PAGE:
Simple sous-vide techniques for fennel and steak

Posted on November 19, 2012 by Aun

It’s no surprise to regular readers that I often use sous-vide techniques when cooking at home. I have regularly gushed about my sous-vide equipment, especially my recently acquired Vacmaster VP112EU chamber vacuum packer and my Addelice swid immersion circulator (distributed by my buddy Paul). I have, over the past few years, found that cooking by sous-vide not only allows you to control the doneness of foods perfectly but that the process is very clean and fuss-free. For me, the best value of using this method is to produce really amazing food that would otherwise have been rather fiddly to produce so well.  

One of my favourite ingredients to cook via sous-vide is fennel. Truth be told, growing up, I was never really a big fan of this vegetable. But as I’ve aged, I’ve learned to appreciate its taste, and today, really like it a lot, if cooked/prepared properly. My favourite way to serve fennel comes from a Thomas Keller recipe, from Under Pressure, his book on sous-vide cooking. The preparation is super simple. Clean and quarter the fennel. Toss with olive oil, a touch of salt and vacuum bag this with herbs of your choice — I like to use tarragon. Cook this in a water bath for 40 minutes at 85° Celsius. When done, you can dunk the bagged fennel in ice water and store in the fridge until you need to use it again, or move on to the final stage, which is gently braising the cooked fennel in a nice, rich, hot chicken stock for 5-8 minutes. The results are gorgeous.

Cooking steak using sous-vide is always a touch controversial. Leave your bagged steak in a water bath for too long and you’ll end up with a hunk of meat with an odd, unappetizing texture. Further, different cuts of steak and different kinds of beef require slightly different temperatures and times. The beef pictured above is some gorgeously marbled Kagoshima wagyu ribeye, purchased from a supplier buddy of mine (for almost 300% cheaper than retail!). With beef as beautiful as this, all I had to do was season it with a bit of salt and pepper. I then bagged two pieces at a time. The vacuum bagged wagyu went into a 58.5°C water bath for 30 minutes.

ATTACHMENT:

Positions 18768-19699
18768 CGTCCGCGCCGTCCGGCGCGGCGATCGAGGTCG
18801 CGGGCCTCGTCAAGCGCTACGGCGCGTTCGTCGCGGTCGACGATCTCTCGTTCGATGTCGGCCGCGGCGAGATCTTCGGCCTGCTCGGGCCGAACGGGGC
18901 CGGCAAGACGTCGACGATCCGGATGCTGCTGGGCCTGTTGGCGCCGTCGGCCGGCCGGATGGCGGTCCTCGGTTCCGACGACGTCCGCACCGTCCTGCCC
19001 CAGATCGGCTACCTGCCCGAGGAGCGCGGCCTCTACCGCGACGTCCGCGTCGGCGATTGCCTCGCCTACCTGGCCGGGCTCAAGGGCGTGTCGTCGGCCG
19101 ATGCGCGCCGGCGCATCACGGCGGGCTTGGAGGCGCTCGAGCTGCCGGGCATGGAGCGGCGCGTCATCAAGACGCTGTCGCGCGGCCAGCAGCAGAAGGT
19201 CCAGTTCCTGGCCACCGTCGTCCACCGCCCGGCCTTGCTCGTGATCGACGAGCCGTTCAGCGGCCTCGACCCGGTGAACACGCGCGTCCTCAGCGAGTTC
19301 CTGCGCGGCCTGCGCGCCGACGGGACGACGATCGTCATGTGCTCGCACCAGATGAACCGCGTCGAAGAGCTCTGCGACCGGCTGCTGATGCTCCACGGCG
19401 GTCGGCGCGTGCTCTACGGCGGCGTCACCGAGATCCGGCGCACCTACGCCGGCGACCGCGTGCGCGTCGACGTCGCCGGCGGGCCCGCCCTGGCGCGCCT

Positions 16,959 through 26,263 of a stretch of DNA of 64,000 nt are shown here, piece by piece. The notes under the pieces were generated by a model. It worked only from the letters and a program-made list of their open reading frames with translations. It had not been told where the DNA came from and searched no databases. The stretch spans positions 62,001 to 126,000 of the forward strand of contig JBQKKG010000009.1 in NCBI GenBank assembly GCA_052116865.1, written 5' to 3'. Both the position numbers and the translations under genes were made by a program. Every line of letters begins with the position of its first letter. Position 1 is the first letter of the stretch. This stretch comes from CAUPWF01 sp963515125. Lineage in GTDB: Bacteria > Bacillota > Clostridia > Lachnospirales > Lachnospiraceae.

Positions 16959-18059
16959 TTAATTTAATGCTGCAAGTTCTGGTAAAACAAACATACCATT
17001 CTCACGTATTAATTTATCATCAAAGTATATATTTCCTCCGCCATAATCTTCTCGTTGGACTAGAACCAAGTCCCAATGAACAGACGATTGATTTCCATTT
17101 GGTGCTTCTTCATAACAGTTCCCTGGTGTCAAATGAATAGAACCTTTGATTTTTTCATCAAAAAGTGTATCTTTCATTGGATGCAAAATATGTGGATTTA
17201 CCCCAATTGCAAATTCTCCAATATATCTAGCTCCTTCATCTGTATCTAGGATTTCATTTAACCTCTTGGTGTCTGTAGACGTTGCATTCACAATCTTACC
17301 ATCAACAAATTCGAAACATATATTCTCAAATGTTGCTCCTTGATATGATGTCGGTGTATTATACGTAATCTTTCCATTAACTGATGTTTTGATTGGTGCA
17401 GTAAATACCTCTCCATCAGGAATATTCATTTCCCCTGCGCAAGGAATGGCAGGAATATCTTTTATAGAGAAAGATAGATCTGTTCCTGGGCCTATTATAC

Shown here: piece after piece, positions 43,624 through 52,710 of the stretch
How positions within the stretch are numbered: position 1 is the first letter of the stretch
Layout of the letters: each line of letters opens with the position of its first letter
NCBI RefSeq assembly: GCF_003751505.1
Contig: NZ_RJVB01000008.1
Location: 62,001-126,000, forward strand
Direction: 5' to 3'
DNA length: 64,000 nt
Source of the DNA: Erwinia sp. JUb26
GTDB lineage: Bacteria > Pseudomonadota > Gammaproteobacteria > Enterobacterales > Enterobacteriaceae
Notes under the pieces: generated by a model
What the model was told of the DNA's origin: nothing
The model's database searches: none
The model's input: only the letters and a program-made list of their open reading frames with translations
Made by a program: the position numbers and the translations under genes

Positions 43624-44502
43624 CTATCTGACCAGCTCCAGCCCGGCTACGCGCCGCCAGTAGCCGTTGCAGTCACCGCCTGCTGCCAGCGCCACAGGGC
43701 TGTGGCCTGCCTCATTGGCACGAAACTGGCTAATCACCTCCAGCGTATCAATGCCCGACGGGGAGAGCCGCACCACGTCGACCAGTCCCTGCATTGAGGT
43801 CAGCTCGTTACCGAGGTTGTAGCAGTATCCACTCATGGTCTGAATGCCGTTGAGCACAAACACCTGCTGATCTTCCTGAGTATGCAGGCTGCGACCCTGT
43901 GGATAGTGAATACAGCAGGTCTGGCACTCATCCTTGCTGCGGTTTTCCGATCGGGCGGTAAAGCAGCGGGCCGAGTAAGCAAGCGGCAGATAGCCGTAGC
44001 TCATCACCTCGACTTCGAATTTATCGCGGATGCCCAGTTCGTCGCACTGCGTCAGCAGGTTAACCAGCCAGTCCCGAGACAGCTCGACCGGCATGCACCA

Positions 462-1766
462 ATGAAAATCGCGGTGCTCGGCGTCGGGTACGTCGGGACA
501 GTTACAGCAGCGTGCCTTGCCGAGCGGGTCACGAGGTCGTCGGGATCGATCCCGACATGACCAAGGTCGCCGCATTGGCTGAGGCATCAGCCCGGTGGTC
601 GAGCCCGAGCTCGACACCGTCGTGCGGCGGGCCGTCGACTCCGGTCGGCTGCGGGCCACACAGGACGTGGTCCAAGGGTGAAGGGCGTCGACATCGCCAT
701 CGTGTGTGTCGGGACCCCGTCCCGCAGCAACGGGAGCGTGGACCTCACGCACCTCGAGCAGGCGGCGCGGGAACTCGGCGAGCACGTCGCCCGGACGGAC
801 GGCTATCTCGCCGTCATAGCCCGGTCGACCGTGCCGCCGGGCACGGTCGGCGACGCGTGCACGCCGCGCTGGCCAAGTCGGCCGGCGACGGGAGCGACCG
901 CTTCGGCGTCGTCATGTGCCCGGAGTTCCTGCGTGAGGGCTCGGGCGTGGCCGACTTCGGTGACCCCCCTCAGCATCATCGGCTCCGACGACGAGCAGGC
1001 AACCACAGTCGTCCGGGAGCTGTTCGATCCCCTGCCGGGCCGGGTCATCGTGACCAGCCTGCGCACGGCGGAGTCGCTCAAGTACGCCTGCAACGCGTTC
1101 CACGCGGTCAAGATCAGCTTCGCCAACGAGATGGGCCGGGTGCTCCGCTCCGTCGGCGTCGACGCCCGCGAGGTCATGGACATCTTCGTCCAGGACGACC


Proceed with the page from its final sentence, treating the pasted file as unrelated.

The above picture shows the beef immediately after it came out of the water bath. As you can tell, it’s cooked all the way through but nice and pink. Right before serving, I heated up a cast iron pan and seared each piece of beef on two (opposite) sides over really high heat. The end result was a beautiful chunk of steak, with a nice brown crust on top and bottom, cooked to a perfect doneness between medium-rare and rare. Because of the quality of this wagyu, it was super-soft and simply luscious.

If you have sous-vide equipment, experimenting with steak is always something fun. I wouldn’t personally go over 30 minutes in the water bath with steak, and instead of a using a hot cast iron pan, you could also blowtorch the meat, which is really fun.

 

About Aun Koh

Aun has always loved food and travel, passions passed down to him from his parents. This foundation, plus a background in media, pushed him to start Chubby Hubby in 2005. He loves that this site allows him to write about the things he adores--food, style, travel, his wife and his bouncing baby boy!

What Others Are Saying

  1. Hall J. November 25, 2012 at 12:40 am

    Maybe because you were cooking with an insanely good cut, but not “personally go over 30 minutes in the water bath with steak” flies in the face of everything I’ve read, so far, about Sous Vide and beef. I’ve been hesitant to try the type of preparation because most instruction calls for cooking times of at least 24 hours.

    • Aun November 25, 2012 at 7:20 am

      Hall, you only cook tougher cuts like short rib for such a long time. For tender cuts, a short time is best.

  2. DJ January 4, 2014 at 10:04 pm

    “300% cheaper than retail!”
    you make me jealous.

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